IBM is a global technology company with a leading cloud platform. Founded in 1911, it has become the largest technology and consulting employer globally, with more than 350,000 employees serving clients in 170 countries worldwide.
Bob Murphy is the Chief Procurement Officer at IBM. With over 40 years in the industry, Murphy is a highly experienced procurement executive and has overseen the rise of digital transformation first-hand in the industry. “For IBM, as well as for many other companies who have progressed on this journey, the transformation of procurement has been driven by innovation,” explains Murphy. “The innovation of technology has played a huge role in our transformation, as we initially moved from manual to electronic processes and systems. In recent years, the introduction of technologies like cloud, AI, advanced analytics, blockchain and RPA have enabled procurement to reach new levels of digitisation and automation — allowing us to offer faster and simpler solutions to our clients, higher cost savings and increased strategic value to our companies. The biggest innovation may be with regards to our people. Along with improving the procurement processes and harnessing these new technologies, we've transformed the procurement professional into someone who has the tools and skills to deliver increasingly higher value outcomes for their clients. They are armed with insights from data they couldn't previously access, and pro-actively offering strategic consulting to their stakeholders and clients — a big change from their role in the past.”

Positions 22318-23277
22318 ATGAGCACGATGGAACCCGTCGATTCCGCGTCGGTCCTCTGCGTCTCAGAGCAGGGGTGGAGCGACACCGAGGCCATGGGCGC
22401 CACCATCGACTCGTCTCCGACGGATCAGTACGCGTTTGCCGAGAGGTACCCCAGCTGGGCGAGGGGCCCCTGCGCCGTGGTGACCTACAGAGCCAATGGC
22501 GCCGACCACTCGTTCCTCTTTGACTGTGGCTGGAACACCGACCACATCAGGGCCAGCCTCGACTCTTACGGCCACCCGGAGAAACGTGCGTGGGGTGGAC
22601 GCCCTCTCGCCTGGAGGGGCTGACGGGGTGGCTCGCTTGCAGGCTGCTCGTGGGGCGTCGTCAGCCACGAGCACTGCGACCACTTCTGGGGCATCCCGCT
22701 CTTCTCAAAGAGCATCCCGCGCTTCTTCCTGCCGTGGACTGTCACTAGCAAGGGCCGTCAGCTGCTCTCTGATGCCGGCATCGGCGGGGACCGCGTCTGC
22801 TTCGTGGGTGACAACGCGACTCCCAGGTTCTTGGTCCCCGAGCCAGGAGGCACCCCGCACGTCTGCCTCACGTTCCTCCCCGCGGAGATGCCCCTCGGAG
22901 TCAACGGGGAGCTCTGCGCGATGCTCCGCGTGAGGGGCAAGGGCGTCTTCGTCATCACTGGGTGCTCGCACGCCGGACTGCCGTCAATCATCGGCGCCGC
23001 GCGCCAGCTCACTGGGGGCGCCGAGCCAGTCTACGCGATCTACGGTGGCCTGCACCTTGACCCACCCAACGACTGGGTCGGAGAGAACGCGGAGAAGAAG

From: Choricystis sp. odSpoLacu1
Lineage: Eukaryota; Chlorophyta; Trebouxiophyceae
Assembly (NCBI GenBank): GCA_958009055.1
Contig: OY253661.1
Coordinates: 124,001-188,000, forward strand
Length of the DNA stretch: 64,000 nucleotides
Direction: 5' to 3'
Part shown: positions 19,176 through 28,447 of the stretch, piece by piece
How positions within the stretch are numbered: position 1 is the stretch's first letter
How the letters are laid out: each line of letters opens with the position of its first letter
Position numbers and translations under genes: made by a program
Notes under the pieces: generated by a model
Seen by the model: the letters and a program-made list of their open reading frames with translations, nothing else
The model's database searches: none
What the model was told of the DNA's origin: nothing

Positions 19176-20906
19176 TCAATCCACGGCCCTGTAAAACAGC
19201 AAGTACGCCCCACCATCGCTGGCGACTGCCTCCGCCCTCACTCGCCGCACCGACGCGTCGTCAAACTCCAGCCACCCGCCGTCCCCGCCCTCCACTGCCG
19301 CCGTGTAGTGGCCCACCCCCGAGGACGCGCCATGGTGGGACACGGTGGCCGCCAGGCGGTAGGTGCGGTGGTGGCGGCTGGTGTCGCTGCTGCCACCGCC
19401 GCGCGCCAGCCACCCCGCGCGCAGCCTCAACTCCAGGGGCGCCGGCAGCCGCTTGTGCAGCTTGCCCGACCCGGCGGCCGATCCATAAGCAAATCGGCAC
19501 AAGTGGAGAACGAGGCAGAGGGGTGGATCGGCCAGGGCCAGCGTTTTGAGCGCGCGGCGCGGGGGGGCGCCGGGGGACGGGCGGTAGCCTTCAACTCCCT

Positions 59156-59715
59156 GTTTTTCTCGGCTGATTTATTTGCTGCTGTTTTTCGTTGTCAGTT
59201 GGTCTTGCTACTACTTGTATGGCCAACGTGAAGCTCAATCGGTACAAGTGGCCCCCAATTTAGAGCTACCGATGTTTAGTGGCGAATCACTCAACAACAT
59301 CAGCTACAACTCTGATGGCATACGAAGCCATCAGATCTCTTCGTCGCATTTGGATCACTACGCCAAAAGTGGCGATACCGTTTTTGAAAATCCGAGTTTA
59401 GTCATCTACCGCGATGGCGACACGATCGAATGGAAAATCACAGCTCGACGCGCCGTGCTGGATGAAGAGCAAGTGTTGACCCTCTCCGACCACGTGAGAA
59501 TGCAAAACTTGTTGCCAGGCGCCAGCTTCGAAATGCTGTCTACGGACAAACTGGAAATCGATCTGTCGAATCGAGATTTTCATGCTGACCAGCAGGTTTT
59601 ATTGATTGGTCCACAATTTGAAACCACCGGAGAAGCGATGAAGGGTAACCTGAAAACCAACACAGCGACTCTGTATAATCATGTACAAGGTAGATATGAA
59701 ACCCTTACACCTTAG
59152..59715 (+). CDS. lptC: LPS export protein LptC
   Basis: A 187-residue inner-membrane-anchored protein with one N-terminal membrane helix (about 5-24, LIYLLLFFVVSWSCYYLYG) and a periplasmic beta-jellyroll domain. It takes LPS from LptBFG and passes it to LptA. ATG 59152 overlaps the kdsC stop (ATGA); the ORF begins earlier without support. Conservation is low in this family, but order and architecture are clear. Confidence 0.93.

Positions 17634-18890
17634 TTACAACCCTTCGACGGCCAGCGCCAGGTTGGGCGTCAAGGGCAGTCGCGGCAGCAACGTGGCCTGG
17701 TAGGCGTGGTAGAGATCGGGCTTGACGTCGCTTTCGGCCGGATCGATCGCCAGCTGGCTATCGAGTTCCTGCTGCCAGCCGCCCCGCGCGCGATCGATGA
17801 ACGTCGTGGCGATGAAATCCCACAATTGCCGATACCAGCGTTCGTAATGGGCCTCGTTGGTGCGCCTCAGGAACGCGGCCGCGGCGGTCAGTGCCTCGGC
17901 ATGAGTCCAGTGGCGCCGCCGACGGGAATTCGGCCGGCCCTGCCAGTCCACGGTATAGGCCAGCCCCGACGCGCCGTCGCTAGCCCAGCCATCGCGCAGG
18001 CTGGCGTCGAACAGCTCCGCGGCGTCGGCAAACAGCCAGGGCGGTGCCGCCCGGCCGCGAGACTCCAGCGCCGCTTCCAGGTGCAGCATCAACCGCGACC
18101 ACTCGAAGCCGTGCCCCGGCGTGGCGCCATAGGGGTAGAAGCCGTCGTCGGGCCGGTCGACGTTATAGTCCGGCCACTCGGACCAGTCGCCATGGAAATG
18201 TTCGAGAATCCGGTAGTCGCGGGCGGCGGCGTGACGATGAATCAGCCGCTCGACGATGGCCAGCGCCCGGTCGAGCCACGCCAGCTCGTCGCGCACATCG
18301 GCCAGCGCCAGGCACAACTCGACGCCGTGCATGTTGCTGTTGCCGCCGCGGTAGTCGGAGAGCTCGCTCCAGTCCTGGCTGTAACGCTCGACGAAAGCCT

The COVID-19 pandemic has disrupted supply chains on a worldwide scale. Murphy explains that while it’s normal for IBM to monitor supplier status closely through its global management system, the firm did enhance its processes and communication further during the pandemic as it monitors changes in demand and assesses lines of supply, commitments, logistics and contingency plans. “This pandemic is unprecedented in scope and scale and has affected all geographies, sectors and industries,” he explains. “At IBM, we’re fortunate that we already had the technologies and processes in place to handle crises such as natural disasters and pandemics, which was a great help. We have also been working with suppliers across the globe to source new products and services from new suppliers that we couldn't have anticipated. For example, we have been sourcing masks and sanitizer for the last several months to get us through the various phases of returning to the office that are ahead of us. We also implemented dedicated freight carrier lanes to maintain delivery routes and have been pre-booking flight space to secure shipping capacity. On the payables side, we executed urgent accounts payable supplier setups and expedited payments for business-critical requirements.”